The tests of the harmful effects of alcohol on brain health are compelling, but now experts have pinpointed three key periods in life when its effects are likely to be greatest: gestation (from conception to birth), adolescence late (15-19 years) and older adulthood (over 65 years).
In a scientific article published in The British Medical Journal, Australian and British researchers warn that these key periods «could increase sensitivity to the effects of environmental exposures such as alcohol“And they say that damage prevention policies” must have a long-term vision “.
Worldwide, about 10 percent of pregnant women consume alcohol, with rates considerably higher in European countries than the world average. Excessive alcohol consumption during pregnancy can cause fetal alcohol spectrum disorder, associated with a generalized reduction in brain volume and cognitive decline. But the data suggests that even low or moderate alcohol consumption during pregnancy is significantly associated with poorer psychological and behavioral outcomes in offspring.
Refering to adolescence, more than 20 percent of 15 to 19-year-olds in European and other high-income countries report having drunk excessively at least occasionally (defined as 60 g of ethanol on a single occasion), they add.
Studies indicate that the transition to binge drinking in adolescence is associated with a reduced brain volume, poorer development of white matter (essential for efficient brain function) and small to moderate deficits in a number of cognitive functions.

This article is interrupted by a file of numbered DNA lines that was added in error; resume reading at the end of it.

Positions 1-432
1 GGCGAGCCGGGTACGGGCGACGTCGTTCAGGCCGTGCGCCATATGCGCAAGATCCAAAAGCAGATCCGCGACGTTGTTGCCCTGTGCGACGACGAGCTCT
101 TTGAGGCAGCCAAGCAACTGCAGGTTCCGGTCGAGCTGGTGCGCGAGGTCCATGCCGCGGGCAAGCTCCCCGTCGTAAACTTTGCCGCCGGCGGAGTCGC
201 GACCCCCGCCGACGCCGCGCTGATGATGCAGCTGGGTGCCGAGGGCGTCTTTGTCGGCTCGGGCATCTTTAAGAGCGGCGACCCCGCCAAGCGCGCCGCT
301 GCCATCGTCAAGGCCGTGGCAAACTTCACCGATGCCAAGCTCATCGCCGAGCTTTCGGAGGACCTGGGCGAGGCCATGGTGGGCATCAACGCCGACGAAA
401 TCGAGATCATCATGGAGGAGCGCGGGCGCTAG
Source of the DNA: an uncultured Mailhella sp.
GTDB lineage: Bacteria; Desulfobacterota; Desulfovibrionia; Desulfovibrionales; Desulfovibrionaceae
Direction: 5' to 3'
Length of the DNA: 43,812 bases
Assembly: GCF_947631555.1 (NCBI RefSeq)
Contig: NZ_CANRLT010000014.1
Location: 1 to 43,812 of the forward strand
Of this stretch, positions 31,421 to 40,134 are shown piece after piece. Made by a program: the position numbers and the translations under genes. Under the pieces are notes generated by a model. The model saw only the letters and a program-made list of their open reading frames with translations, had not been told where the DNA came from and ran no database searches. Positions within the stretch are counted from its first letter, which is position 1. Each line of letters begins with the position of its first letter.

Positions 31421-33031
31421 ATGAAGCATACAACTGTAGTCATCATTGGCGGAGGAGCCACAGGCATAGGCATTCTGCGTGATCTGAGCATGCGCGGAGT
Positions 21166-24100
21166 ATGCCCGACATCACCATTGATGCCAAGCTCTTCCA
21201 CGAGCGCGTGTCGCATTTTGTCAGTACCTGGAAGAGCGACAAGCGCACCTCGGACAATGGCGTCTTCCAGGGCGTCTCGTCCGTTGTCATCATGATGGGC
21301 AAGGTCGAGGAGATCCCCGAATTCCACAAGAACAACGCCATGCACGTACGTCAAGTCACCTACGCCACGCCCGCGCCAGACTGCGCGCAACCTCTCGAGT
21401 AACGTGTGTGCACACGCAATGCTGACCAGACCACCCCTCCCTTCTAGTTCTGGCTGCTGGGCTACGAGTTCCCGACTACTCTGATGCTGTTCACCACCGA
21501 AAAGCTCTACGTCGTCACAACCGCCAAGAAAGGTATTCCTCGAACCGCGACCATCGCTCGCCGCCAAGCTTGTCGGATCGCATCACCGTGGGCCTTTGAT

And in the elderly, it has recently been shown that alcohol consumption is one of the strongest modifiable risk factors for all types of dementia (particularly early-onset) compared to other established risk factors, such as high blood pressure and smoking.
Although alcohol use disorders are relatively rare in the elderly, the authors note that even moderate alcohol use has been shown to be associated with a small but significant loss of brain volume in middle age, although more studies are needed to check if these structural changes translate into functional impairment.
In addition, they point out that demographic trends can exacerbate the effect of alcohol consumption on brain health. For example, women are now as likely as men to drink alcohol and suffer alcohol-related harm, and global consumption is projected to increase further in the next decade.
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